The Yellow Card system emphasises the essential nature of reporting, regardless of the reporter’s opinion as to causation. We recommend that all doctors are reminded, by a joint letter from the CMOs, that reporting a potential adverse event in relation to new therapeutic agents is a professional duty and enhances patient safety. Such action also informs future policy with regard to risk-benefit ratios in different groups. We further suggest that the current Yellow Card guidance emphasises the essential nature of reporting, by changing the wording from the current:

“An adverse reaction should be reported even if it is not certain that the drug has caused it.”


“It is essential that all suspected adverse reactions to any new agent are reported. The integrity of our essential safety surveillance systems relies on the reporting of all suspected adverse reactions to any new agent, whether or not the practitioner considers there to be a causal link between the reaction and the agent administered.”

We further recommend that doctors should be made aware that the association of events, beyond those related to thrombosis and thrombocytopenia, including cardiac inflammation, neurological and hepatic syndromes, is now being scrutinised through other medical regulators6.


Dr Alan Mordue Retired Consultant in Public Health Medicine MB ChB, FFPH (ret)
Dr Clare Craig BM BCh FRCPath Pathologist
Dr Christina Peers, MBBS, DRCOG, DFSRH, FFRSH, MBCAM Menopause Specialist
Dr David Critchley, BSc, PhD, 32 years in pharmaceutical R&D as a clinical research scientist
Dr Christopher John Boitz MBChB BSc (hons) GP
Colin Natali MBBS, BSc(Hons), FRCS(Tr & Orth) Lead Spine Surgeon
Dr Elizabeth Corcoran MB BS MRCPsych Psychiatrist
Dr Elizabeth Evans MA, MBBS, DRCOG – Retired doctor
Dr Geoffrey Maidment, MD, FRCP, Retired consultant physician 
Dr Helen Macklin, MBBS DRCOG MRCGP 
Dr Helen Westwood MBChB MRCGP DCH DRCOG, general practitioner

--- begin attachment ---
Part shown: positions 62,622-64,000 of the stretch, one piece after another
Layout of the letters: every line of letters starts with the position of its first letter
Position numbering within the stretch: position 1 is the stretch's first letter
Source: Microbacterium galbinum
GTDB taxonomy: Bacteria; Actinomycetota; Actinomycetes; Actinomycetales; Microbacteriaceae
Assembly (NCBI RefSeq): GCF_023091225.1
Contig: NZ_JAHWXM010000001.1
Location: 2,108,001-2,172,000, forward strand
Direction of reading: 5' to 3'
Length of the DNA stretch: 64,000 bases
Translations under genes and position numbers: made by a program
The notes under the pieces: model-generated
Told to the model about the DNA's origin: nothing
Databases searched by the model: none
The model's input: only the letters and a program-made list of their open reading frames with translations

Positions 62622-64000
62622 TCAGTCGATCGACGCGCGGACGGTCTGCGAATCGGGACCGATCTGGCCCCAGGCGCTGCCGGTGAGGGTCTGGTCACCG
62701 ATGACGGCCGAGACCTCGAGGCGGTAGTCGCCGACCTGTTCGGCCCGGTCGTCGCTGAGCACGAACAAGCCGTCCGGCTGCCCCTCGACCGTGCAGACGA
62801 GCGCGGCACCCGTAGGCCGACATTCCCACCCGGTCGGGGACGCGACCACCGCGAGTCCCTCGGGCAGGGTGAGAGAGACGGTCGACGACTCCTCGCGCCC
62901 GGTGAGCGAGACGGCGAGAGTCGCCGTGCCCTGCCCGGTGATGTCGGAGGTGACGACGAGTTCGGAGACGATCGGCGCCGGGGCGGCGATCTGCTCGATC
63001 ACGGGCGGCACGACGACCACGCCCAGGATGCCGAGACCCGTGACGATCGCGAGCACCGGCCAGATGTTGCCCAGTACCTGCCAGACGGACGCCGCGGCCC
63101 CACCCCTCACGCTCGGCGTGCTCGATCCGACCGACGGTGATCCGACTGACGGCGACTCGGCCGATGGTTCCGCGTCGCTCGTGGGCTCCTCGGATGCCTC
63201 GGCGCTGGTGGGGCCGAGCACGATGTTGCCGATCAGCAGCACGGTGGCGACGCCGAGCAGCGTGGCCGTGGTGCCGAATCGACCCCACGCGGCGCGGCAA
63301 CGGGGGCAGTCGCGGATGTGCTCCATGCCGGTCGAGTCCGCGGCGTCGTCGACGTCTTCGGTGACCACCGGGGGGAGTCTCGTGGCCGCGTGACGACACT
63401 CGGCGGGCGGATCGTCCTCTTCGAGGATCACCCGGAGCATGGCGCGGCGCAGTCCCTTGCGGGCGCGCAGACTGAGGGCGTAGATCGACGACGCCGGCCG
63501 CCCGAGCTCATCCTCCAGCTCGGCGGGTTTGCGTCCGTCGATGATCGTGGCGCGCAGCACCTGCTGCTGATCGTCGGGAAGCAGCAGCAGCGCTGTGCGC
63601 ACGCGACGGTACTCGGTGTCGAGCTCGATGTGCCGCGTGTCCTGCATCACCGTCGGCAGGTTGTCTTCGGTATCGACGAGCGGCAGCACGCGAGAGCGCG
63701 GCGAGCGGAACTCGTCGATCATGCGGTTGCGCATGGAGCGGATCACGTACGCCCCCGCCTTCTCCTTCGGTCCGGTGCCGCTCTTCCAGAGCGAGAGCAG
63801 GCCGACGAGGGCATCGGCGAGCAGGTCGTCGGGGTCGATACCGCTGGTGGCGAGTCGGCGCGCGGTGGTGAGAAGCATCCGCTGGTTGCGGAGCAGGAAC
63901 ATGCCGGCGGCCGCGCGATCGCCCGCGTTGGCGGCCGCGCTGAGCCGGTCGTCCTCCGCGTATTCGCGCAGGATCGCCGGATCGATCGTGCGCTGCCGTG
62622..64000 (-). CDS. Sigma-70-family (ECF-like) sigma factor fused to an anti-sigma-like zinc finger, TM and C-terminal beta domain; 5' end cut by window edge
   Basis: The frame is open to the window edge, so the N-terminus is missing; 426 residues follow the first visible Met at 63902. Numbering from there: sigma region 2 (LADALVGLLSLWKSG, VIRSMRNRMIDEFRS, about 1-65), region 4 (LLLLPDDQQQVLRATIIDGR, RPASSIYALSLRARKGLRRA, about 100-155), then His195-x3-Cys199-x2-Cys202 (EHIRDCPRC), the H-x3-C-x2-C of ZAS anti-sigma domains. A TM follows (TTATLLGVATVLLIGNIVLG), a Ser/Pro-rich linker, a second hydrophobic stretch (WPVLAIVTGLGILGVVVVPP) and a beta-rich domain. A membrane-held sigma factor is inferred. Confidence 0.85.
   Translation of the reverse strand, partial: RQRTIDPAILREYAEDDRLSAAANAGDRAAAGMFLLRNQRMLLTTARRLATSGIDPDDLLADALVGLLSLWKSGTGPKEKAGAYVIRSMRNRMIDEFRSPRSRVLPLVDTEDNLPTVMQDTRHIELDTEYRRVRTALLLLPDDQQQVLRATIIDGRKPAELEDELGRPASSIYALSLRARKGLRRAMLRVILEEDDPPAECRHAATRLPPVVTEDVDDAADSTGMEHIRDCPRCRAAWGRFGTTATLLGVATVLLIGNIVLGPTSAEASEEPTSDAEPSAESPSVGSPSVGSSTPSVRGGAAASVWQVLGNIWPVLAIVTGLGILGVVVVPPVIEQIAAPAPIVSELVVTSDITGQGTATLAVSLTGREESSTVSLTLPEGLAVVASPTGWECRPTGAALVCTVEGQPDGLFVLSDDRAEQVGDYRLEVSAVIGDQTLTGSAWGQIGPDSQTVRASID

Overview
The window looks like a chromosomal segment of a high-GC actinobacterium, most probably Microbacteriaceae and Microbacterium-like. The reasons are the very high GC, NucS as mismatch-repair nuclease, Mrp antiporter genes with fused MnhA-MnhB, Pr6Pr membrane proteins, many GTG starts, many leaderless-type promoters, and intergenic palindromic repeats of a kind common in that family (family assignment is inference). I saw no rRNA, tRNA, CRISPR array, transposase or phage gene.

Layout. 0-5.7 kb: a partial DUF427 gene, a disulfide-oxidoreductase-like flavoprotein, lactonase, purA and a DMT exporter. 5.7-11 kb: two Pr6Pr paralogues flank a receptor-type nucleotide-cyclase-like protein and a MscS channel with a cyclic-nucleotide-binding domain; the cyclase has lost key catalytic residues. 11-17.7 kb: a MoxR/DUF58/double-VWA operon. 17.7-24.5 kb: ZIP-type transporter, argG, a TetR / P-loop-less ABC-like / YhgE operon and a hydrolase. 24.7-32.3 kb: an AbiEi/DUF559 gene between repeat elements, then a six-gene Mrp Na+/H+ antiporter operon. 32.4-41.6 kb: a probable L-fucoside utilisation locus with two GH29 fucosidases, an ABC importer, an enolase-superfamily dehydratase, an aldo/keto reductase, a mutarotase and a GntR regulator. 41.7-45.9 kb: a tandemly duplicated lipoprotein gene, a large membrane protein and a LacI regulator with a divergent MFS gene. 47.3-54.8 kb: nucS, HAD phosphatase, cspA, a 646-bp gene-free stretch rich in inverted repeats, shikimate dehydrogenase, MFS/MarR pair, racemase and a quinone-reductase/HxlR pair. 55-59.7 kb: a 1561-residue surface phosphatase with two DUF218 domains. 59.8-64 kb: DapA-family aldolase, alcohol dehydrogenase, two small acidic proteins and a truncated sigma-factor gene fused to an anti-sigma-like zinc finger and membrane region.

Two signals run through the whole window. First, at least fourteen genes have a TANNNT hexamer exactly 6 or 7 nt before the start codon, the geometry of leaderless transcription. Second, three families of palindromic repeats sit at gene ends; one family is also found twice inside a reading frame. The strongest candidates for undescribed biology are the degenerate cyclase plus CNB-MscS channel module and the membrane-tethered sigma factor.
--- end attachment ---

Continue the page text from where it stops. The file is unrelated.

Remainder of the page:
Dr Holly Young BSc,  MRCP Palliative Medicine Consultant
Ian F Comaish, MA BM BCh
Dr Jason Lester, Consultant Clinical oncologist MRCP, FRCR
Dr John Flack  B.Pharm., PhD. Former Head of Safety Evaluation at Beecham Pharmaceuticals
Professor John A Fairclough, BM BS, BMed Sci, FRCS, FFSEM(UK), Professor Emeritus, Honorary  Consultant Orthopaedic Surgeon
Dr Jon Rogers MBChB Retired GP
Julia Desousa RN
Dr Julia Wilkens FRCOG MD Consultant Obstetrician & Gynaecologist
Julie Annakin Immunisation Specialist Nurse RN AFTM RCPS (Glasgow)
Dr. Kulvinder S. Manik MBChB, MA(Cantab), LLM, MRCGP, Member of Gray’s Inn
Dr Lewis Moonie (Lord Moonie) MB.ChB MRCPsych MFCM MSc
Dr Linda Thomas, MB ChB, MRCGP Retired GP (UK)
Dr M A Bell  MBChB  MRCP(UK)  FRCEM Consultant in Emergency Medicine
Dr Marco Chiesa MD, FRCPsych
Malcolm Loudon MB Ch.B, M.D, FRCSEd, FRCS (Gen Surg). MIHM, VR
Michael Cockayne MSc, PG Dip, SCPHNOH, BA, RN  Occupational Health Practitioner
Dr Mike Yeadon, BSc (Biochem/Tox), PhD (Pharmacol)
Dr Renée Hoenderkamp BSc(hons) MBBS MRGCP
Dr Rohaan Seth, MBChB, BSc, MRCGP, General Practitioner
Dr Ros Jones, MD, FRCPCH, retired consultant paediatrician 
Dr Sam McBride BSc(Hons) Medical Microbiology & Immunobiology, MBBCh BAO, MSc in Clinical Gerontology, MRCP(UK), FRCEM, FRCP(Edinburgh). NHS Emergency Medicine & geriatrics
Dr Samuel Ross White MBChB MRCGP
Dr Sarah Myhill MBBS
Mr T James Royle MBChB, FRCS(Ed), MMedEd, Consultant colorectal surgeon
Dr Theresa Lawrie, MBBCh, PhD, Director, Evidence-Based Medicine Consultancy Ltd, Bath
Mr Tony Hinton FRCS Consultant Surgeon


  1. Guidance produced from the Expert Haematology Panel (EHP) focussed on syndrome
    of Thrombosis and Thrombocytopenia occurring after coronavirus Vaccination | British
    Society for Haematology (